A couple of weeks ago I was looking through the shelves of my local used book store when three teenagers snuck up behind me. It’s a big enough store where the children’s picture book section is located in its own private alcove, the better to segregate preschooler types from the baggy-pants-wearing hooligans they are likely to turn into.
“Sweet Jesus,” I whimpered, stuffing the bills a little deeper in my pockets, and wondering what in the world such rippling specimens were doing in my little old bookshop at all – fixing to graffiti the joint? De-alphabetize it? Researching an art project?
“Check it out,” said one, yanking The Grinch from a shelf and cracking it open on his knee as his buddy zoomed in with an iPhone. “No, listen,” continued the first, and read from the page where the Grinch is caught making off up the “chimbley” with everyone’s gifts.
“Dude, that’s like - iambic twelve-ometer!”
It’s hard to imagine how the world of children’s literature might look had Theodor Geisel surrendered to the first of many rejections for And To Think That I Saw It on Mulberry Street. Really, it’s like trying to picture the evolution of a species if an asteroid hadn’t collided with the Yucatan peninsula sixty-five million years ago. Of course we remain thankful to Virginia Lee Burton, to William Steig, to Ezra Jack Keats and many other literary adventurers for delivering us from the desolations of Dick and Jane, in fact it’s easier to draw a line forward from those aforementioned authors to the masters of the twenty-first century than to attribute any influence to Dr. Seuss himself. Every so often you come across second rate Seusses and they are dreadful, the stuff of one book wonders, the beginnings and ends of careers.
But you don’t see quite as many imitators as you’d think. Sometimes I wonder if the virtuosity of Dr. Seuss’s rhyming didn’t simply ruin it for everyone else. It’s like when you’re back in fourth or whatever grade, and you’re taking your first poetry unit, and they tell you: remember, it’s not always necessary to rhyme. But you go ahead and do it anyway. And you never write another poem again.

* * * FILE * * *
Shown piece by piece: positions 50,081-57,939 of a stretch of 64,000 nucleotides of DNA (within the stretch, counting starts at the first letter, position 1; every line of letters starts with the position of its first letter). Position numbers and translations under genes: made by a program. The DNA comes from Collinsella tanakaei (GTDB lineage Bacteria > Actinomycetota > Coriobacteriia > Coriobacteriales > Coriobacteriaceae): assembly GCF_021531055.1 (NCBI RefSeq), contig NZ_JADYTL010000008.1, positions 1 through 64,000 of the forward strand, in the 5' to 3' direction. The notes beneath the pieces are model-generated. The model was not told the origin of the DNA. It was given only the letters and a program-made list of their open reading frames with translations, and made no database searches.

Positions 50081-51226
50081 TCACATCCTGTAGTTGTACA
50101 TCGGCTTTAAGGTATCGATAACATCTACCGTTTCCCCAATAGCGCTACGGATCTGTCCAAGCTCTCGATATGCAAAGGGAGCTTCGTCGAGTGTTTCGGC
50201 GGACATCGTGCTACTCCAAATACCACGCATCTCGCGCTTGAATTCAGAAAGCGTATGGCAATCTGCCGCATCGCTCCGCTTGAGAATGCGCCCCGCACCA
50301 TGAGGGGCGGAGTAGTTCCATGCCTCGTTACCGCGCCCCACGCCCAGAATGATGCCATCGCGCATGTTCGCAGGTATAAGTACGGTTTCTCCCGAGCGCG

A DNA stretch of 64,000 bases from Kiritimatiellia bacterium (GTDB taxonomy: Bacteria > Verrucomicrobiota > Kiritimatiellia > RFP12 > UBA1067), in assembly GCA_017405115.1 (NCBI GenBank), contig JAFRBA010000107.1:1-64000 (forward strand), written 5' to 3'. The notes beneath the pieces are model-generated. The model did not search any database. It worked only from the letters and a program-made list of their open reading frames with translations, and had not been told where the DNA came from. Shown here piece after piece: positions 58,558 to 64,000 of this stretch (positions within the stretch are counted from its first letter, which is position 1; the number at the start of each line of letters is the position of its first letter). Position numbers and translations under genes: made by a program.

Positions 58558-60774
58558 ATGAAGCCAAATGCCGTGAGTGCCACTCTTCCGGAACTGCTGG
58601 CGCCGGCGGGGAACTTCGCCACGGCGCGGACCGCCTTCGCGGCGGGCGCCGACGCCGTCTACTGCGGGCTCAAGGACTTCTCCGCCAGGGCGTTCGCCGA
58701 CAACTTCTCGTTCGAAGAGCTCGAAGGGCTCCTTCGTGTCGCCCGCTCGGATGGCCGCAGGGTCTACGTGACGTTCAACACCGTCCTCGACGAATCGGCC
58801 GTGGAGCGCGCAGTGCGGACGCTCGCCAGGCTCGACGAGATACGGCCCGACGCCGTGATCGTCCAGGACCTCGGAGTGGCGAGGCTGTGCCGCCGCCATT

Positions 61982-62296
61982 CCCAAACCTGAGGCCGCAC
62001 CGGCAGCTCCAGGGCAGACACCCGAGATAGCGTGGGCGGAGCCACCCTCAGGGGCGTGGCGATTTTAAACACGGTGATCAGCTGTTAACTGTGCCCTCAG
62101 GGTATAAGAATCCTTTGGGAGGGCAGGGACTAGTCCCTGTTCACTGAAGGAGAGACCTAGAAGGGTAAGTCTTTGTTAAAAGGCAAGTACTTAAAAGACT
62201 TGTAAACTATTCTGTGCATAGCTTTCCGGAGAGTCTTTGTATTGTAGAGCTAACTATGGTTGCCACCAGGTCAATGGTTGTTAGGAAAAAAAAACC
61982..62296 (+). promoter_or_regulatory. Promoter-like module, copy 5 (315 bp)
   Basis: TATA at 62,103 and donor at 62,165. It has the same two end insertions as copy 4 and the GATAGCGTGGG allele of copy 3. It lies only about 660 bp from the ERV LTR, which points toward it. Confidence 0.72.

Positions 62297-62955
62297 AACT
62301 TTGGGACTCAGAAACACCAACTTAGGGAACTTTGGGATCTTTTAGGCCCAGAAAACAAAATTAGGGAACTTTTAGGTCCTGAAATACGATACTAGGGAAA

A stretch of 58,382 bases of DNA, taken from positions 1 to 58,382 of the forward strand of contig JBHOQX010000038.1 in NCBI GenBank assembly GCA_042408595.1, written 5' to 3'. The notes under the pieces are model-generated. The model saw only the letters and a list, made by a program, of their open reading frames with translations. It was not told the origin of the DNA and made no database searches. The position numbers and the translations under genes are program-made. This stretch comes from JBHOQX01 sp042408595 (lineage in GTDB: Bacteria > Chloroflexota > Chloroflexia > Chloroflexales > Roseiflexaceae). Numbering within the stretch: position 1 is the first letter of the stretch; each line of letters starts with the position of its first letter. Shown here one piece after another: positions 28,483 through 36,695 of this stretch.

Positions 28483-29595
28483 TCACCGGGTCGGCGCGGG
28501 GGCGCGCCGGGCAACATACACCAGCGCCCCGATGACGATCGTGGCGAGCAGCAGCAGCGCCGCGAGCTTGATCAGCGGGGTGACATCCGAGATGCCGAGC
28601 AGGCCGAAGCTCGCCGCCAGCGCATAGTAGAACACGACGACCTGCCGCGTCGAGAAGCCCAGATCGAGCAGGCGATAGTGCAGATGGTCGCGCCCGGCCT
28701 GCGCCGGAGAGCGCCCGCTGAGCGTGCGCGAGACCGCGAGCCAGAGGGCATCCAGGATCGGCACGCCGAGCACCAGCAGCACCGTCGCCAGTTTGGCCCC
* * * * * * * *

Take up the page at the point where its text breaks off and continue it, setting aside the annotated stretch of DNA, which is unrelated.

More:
Then consider that rhyming was only one of Seuss’s gifts, and possibly the least of why we revisit him. Consider his storytelling, the limitless imagination of animals and machines, the rubbery drawings, like nothing before them or since, so otherworldly yet deeply expressive: its hard to believe we are talking about anything that can be referred to by a pronoun. Him? His? Is this even a person anymore, or an adjective? A life force? The end - and beginning - of eras?
I’d say that last is a pretty good fit, or anyway better than imagining the individual. (“Seusal. I don’t know. Ted Seusal or something,” said one of those teenagers to another. “Yo, shut up, I’m reading.”) Our history is full of what must have appeared as tiny cultural fissures at the time, and the people who cannonballed into them. In many bookstores today, Dr. Seuss occupies an entire shelf by himself, and of course people with only the vaguest recollections of his books are still drawn to them, for nostalgia, but also because the name Seuss has continued to resonate as more than the sum of his iambic twelve-ometers.
That’s a pretty big crater, probably unique. Still, I like to imagine a future where my children and grandchildren will swagger through somebody else’s daydream – in puffy shirts? Berets? - to a shelf full of Vladimir Radunsky, say, or J. Otto Seibold, or whatever other geniuses are out there already reconsidering the world.